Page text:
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NEARLY TWO THIRDS OF UK BUSINESSES IMPACTED BY SEASONALITY…

Submitted by on June 21, 2013 – 8:30 am |


Leon Marklew, Regional Director for Santander Corporate & CommercialOne in 20 (5%) UK companies close their business during seasonable periods to save costs
One in five (20%) businesses in the West Midlands change products and services because of seasonality – the most of any UK region
Tough summer months expected for some UK organisations, as more than one in 11 experience decrease in turnover

As businesses across the UK prepare for the summer period, new research1 from Santander Corporate & Commercial has found that nearly two thirds (61%) of British small and medium-sized businesses are impacted by seasonality – i.e. in the summer or during Christmas – with more than a third (37%) saying they suffer from a negative seasonal impact.

Of those affected, one in 20 (5%) admit that they close their business entirely during seasonable periods to save costs – surprisingly, the highest number saying they close over this period are businesses with turnovers in excess of £20 million (23%).  Some 6% of UK businesses admit to relying on credit cards to manage seasonal fluctuations in supply and demand, 4% say they use businesses loans, while a sizeable proportion (17%) say they increase or decrease staff numbers.

Regionally, businesses in the West Midlands are more reactive to seasonality than any other region in the UK, with one in five (20%) stating they change their products and services as a direct result.  This is more than double that of the national average (8%).  To help manage seasonal fluctuations, 17% of businesses in the region admit they increase or decrease staff members.  The research also revealed that businesses in the West Midlands perform well in the warmer months with nearly a third (31%) saying their turnover increases by more than 25% in the summer.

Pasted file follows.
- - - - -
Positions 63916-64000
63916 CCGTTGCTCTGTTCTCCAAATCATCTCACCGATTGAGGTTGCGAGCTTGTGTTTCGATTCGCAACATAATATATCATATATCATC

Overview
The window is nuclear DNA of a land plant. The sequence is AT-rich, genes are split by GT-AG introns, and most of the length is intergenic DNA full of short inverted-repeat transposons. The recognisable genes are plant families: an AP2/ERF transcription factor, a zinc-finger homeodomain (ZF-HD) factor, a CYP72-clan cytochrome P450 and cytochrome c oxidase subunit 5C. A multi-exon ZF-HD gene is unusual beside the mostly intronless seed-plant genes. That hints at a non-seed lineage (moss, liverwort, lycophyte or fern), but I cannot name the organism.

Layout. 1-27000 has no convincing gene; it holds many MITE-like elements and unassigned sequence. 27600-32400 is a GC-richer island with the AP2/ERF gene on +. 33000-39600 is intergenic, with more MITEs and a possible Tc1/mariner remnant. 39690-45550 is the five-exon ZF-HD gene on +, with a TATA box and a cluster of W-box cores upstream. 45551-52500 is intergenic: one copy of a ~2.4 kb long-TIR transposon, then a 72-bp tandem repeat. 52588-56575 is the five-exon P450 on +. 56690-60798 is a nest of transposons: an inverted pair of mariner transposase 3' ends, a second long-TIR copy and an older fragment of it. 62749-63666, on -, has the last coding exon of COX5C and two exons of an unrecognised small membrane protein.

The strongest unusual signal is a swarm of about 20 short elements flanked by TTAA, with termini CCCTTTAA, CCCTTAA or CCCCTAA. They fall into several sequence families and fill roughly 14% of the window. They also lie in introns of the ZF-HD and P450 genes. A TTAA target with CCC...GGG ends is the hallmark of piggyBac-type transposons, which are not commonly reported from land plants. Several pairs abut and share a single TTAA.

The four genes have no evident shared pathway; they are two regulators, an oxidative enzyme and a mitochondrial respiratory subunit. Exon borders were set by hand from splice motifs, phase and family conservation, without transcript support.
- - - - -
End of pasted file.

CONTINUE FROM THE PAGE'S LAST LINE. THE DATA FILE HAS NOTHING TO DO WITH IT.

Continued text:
Nationally, more than a quarter (26%) of businesses fail to make any arrangements to protect their bottom line, despite admitting suffering an impact from seasonality.

Smaller UK companies (those with annual revenues between £50,000 and £100,000) are less likely to plan for seasonal variations than larger businesses, with over a third (36%) failing to prepare in advance. On the other hand, larger businesses (those with annual revenues of over £20 million) are leading the way at planning, with more than half (52%) preparing for business disruption, which includes the use of general cash management (19%) and invoice/supply chain financing.

Leon Marklew, Regional Director for Santander Corporate & Commercial, said: “Certain seasons can represent a period of severe financial concern for many UK businesses, particularly those based in the West Midlands – to the extent that many need to close during this time or make drastic structural changes.  However, by planning and preparing for disruptions in advance, many organisations can avoid adverse fluctuations in supply and demand.  Importantly, companies can use a number of financial and cash flow management tools to help ease them through difficult times.”

How far ahead do you plan for potential increases / decreases in demand due to seasonality? (All West Midlands-based businesses)
Monthly

24%

Half yearly

4%

Annually

23%

On an ad hoc basis

5%

No arrangements made for seasonal changes

43%

The research revealed that of all UK businesses affected by seasonality, a third (34%) say their turnover decreases over Christmas compared to one in 10 (11%) which report a decrease in the summer.  On a positive note, one in four businesses (25%) say turnover increases by more than a quarter in the summer, with 7% saying it goes up by more than 50%.


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